But on the other hand, I would like to think that they're thinking exactly the same thing. But it's like, well, if I feel that way, then they might feel that way, or should, or could or—and if so, why aren't we talking to each other? But, I mean what we haven't gotten to yet is—what is truly unhappy about the present situation is that there are no openings.

JACOB PROCTOR: Mm-hmm [affirmative].

MORGAN FISHER: You can't go out and expect to see people and catch up and just have the kind of casual social interactions which, to my mind, are an absolutely crucial part of a professional life. It's not just about doing work, or writing about your work, or defending your work in some abstract way. It's about getting out there and, you know, being in that world and seeing other people who were in that world. Margaret and I have not been to an opening since March 10th when we got back. And, um, so there are all these people whom we know and like and we have not seen them. And some of these people are people that I would be—that I have a relationship with just outside of the casual relationships, I'm going to—I've seen them at openings. I mean, I would consider them friends. And, um—

JACOB PROCTOR: You see them every month.

MORGAN FISHER: Yeah. But, um, yeah so that's something I truly, truly miss. I mean, really. And I think it's a great [inaudible] I mean, to what extent this might be damaging? To the, to the art world as we know it. To the—I just, I have no idea.

JACOB PROCTOR: Yeah, it's a really interesting point, actually, because I feel the same thing. And I've actually—I have been to a few socially distanced masked, you know, very, low, low capacity openings, um, and it's really different. Even for people that you are close with already, it's a very—and I think it's interesting that you say that because, um, because it is a very—it's an important part of being for a lot of people, I mean, obviously for you. Being an artist, part of that is being part of a community or a scene, in a way, even if you don't put it in those terms. But it's about being a part of a group that has a shared, um, you know, it's like an affinity group. And what—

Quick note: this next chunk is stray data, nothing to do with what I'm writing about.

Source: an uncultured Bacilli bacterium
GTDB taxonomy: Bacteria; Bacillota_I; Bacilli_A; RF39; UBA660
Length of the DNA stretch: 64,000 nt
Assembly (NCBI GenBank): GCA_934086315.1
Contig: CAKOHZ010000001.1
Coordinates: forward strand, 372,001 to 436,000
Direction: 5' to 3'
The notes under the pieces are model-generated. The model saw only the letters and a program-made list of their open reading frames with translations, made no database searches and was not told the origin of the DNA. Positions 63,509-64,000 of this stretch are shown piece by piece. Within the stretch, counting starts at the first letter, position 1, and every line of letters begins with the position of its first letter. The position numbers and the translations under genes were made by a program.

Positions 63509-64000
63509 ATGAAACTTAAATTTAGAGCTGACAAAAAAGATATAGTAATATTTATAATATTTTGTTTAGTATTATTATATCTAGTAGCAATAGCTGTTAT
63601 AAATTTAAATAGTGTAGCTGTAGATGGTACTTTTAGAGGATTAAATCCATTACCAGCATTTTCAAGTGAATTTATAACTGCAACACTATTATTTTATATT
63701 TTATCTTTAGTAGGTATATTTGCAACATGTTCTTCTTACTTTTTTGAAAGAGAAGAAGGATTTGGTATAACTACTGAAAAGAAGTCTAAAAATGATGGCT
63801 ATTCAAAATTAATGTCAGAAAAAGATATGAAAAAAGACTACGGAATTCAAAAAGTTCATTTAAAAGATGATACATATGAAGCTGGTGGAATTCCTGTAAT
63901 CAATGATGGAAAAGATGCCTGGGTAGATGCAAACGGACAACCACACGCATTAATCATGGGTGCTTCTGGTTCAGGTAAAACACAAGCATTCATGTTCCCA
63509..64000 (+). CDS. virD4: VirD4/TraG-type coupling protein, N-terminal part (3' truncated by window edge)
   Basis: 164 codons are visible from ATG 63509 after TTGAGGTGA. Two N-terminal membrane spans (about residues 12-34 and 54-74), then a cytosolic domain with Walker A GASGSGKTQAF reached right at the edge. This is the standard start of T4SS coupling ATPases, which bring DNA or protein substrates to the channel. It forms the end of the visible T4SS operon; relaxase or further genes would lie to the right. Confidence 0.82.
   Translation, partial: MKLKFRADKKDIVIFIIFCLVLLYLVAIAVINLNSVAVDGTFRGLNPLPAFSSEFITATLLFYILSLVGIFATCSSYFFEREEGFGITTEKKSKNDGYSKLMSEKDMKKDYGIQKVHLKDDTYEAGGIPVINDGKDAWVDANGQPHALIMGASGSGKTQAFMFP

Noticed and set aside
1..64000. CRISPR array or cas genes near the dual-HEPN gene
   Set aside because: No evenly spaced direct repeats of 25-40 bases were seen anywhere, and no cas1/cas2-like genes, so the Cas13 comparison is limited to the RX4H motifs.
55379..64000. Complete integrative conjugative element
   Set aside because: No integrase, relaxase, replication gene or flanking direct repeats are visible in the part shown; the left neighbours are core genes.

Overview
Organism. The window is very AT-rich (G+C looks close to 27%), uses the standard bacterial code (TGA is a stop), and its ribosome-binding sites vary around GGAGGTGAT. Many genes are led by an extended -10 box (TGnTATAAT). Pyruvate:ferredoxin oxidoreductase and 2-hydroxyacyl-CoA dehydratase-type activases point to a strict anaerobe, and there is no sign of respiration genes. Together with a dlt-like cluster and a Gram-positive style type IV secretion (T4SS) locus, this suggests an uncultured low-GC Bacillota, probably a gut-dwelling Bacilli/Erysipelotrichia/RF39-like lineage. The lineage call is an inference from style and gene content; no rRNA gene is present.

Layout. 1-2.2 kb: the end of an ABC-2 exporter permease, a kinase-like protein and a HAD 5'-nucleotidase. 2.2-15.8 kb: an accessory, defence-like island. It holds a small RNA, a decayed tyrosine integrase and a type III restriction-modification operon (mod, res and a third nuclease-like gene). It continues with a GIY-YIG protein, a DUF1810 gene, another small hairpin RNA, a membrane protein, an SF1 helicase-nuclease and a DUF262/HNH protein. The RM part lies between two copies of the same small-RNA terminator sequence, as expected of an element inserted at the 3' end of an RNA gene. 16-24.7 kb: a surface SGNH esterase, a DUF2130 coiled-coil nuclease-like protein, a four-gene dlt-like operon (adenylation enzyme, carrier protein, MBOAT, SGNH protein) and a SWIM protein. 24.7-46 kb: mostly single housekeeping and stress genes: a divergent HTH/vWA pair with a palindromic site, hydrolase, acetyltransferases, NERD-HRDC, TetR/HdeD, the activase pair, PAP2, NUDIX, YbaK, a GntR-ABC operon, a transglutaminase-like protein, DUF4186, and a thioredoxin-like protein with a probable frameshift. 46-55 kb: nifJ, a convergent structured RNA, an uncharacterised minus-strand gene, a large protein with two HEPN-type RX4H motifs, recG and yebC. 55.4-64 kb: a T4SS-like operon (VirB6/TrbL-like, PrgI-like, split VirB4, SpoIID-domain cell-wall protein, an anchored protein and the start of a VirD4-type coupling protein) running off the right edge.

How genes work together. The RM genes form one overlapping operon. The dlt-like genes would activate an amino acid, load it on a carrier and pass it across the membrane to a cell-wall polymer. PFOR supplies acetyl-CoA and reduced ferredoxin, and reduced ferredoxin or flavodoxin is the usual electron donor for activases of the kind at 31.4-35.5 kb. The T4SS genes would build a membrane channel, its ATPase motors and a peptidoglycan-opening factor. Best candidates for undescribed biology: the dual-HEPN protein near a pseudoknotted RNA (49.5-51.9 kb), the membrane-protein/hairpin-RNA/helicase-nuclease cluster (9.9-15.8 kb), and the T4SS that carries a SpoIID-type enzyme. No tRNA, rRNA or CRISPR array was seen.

MORGAN FISHER: That, yeah, and it's not just about being, like, a scenester or making a scene. It really is about, you know, as you confirm to others that they're in this world, they confirm to you. And, um, you know they—so it's this relation of reciprocity through just being in each other's presence. And that for us has vanished. I don't know when we will ever go to an opening ever again. Maybe not until there is a vaccine. I don't know.

JACOB PROCTOR: Yeah. That's a very sobering thought, you know, because I don't think any of us really know.

MORGAN FISHER: But yeah, I mean, really—and one of the wonderful things about openings is how unpredictable you are. You don't know who will show up.

JACOB PROCTOR: Yeah.

MORGAN FISHER: And someone that you—someone from—who you would be really, really glad to see and it would never enter your mind that they would even have heard about the show, and then show up. It's, yeah, you know, like walk through some galleries, you know, being invited to give a talk in a museum show, and then they—the museum publicizes it. So people that you—it would never occur to you to tell about you're doing something like this, show up. And it's like, "oh my gosh!" And you're so happy to see someone. [Laughs.]